The Thin White Line

The Thin White Line

The Inside Story of Cricket's Greatest Scandal

Nick Greenslade

$9.99

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Description

The Thin White Line: The Inside Story of Cricket's Greatest Scandal tells the story of the spot-fixing scandal of 2010, which sent shockwaves through the sport. It stunned the wider sporting world and confirmed the reputation of the News of the World's Mazher Mahmood as the most controversial news reporter of his generation. It was the start of a stunning chain of events that saw the News of the World shut down, Pakistan captain Salman Butt and bowlers Mohammad Asif and Mohammad Amir banned and sent to prison, before Mahmood himself ended up behind bars. This gripping, forensic account takes the reader through the twists and turns of those fateful days late one August and beyond. For the first time, it shines a light on the tradecraft of the News of the World team and how they exposed the criminal scheming of the cricketers and their fixer Mazhar Majeed. It reveals how deeply fixing had penetrated the Pakistan dressing room, and lifts the lid on the black arts of investigative reporting which would eventually prove Mahmood's undoing.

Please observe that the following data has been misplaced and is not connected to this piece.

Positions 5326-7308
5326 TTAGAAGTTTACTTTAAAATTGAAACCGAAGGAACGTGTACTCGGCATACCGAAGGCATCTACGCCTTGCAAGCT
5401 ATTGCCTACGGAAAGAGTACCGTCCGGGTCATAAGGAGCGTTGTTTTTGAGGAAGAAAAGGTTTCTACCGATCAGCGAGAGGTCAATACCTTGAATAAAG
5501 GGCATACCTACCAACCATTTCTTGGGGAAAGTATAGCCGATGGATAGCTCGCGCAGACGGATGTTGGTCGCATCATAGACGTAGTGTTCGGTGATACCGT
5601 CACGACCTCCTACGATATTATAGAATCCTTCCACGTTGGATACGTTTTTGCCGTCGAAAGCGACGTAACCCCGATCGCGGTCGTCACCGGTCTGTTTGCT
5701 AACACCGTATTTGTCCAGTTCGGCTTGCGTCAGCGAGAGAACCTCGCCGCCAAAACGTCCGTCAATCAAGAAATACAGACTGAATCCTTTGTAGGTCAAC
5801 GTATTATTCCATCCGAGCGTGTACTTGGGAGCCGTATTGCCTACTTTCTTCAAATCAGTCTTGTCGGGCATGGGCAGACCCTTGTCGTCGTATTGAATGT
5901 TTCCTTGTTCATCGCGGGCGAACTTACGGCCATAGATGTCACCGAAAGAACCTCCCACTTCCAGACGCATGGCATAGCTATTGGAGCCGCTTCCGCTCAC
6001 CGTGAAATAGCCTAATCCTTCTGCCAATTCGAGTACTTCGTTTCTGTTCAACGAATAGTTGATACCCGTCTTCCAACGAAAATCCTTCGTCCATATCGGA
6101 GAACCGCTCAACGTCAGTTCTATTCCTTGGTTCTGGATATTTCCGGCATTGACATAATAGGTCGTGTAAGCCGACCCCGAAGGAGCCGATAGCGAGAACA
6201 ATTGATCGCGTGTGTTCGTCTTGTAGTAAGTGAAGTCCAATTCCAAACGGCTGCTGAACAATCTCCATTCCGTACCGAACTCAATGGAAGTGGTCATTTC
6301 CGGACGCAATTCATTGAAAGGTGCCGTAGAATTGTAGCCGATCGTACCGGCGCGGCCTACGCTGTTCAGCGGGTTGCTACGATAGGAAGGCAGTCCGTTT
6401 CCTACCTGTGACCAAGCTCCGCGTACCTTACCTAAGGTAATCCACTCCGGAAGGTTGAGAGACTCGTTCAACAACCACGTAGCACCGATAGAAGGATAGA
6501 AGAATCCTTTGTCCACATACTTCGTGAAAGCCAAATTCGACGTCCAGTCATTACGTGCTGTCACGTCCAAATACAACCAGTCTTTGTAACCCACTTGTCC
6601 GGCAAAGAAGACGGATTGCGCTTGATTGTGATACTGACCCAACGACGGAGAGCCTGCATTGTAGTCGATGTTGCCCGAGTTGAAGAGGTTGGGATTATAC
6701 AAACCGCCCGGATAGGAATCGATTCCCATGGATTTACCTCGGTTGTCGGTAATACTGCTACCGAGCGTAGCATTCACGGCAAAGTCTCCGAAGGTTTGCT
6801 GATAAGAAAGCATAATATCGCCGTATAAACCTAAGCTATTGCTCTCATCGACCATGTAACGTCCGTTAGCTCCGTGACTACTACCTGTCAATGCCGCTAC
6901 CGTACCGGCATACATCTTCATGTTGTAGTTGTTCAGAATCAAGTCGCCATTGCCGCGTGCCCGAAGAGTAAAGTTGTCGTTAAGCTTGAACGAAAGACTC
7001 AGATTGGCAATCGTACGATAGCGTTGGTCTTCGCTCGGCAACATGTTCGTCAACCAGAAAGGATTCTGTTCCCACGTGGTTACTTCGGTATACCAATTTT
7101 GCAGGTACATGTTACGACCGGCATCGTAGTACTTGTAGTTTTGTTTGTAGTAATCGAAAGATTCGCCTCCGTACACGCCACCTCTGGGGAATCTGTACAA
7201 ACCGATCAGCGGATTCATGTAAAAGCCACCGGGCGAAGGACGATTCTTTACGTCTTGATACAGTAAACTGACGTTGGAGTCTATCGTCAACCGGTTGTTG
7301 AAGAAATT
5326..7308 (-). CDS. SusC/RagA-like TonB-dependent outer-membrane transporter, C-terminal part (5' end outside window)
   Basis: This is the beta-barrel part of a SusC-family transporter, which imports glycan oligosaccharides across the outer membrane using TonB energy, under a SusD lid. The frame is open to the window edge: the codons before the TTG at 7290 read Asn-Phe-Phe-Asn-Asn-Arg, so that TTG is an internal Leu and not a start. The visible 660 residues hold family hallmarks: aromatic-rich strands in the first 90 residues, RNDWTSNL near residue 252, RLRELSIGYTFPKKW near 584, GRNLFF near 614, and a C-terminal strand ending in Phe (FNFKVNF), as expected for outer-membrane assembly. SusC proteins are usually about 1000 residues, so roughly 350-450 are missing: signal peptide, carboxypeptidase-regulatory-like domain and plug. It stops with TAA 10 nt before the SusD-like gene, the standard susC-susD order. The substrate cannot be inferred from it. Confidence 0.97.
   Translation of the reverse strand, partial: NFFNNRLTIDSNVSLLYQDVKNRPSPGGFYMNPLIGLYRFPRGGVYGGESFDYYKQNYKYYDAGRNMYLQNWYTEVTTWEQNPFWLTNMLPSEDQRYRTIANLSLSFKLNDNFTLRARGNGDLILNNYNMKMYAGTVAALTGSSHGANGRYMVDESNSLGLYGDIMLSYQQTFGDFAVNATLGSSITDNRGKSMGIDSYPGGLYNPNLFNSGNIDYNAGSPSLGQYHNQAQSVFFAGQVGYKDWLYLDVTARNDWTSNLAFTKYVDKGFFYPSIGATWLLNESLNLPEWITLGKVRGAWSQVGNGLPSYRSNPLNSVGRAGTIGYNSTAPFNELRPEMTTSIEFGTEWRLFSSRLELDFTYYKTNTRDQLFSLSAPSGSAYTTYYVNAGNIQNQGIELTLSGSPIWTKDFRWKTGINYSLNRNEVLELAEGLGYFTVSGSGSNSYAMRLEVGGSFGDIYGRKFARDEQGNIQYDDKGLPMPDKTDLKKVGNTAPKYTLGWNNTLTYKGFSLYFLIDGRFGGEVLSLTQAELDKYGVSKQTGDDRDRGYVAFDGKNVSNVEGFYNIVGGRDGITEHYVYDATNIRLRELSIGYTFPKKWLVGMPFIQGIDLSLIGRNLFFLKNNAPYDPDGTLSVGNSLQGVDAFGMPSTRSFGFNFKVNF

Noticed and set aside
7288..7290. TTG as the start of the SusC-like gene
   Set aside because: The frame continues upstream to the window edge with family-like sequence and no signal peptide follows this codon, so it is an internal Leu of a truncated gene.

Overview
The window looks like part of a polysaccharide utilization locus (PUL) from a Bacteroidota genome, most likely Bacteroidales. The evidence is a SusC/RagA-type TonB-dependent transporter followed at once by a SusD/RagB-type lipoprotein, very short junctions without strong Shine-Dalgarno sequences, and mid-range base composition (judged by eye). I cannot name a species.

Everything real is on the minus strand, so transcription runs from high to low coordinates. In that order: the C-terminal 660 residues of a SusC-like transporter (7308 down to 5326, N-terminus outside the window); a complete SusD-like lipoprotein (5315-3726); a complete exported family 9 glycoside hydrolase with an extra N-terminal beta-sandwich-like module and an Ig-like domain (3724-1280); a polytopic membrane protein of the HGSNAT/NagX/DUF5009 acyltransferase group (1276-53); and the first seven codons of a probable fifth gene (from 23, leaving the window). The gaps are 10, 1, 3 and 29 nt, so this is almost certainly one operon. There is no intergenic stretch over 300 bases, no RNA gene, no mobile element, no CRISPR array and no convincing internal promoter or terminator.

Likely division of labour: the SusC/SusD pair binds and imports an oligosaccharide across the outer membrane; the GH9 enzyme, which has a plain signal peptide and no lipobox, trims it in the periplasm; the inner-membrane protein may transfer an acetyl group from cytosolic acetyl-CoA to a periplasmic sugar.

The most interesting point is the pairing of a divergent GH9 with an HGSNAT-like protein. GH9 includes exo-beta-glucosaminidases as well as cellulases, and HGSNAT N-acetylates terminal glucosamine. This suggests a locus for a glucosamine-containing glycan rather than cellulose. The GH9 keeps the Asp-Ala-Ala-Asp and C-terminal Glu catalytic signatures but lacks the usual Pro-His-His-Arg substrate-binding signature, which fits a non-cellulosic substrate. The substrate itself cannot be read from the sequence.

Author

Nick Greenslade:
Nick Greenslade is the deputy sport editor of The Sunday Times. He was educated at St John’s College, Cambridge, where he read history. After a brief career in advertising, he began his career in journalism at The Nation magazine in New York and has also held editorial positions at The Observer and Daily Mail. He has contributed to the New Statesman, Time Out and Private Eye, and In These Times in the US. He lives in Kent with his wife and three children. Nick Greenslade is the deputy sport editor of The Sunday Times. He was educated at St John’s College, Cambridge, where he read history. After a brief career in advertising, he began his career in journalism at The Nation magazine in New York and has also held editorial positions at The Observer and Daily Mail. He has contributed to the New Statesman, Time Out and Private Eye, and In These Times in the US. He lives in Kent with his wife and three children.

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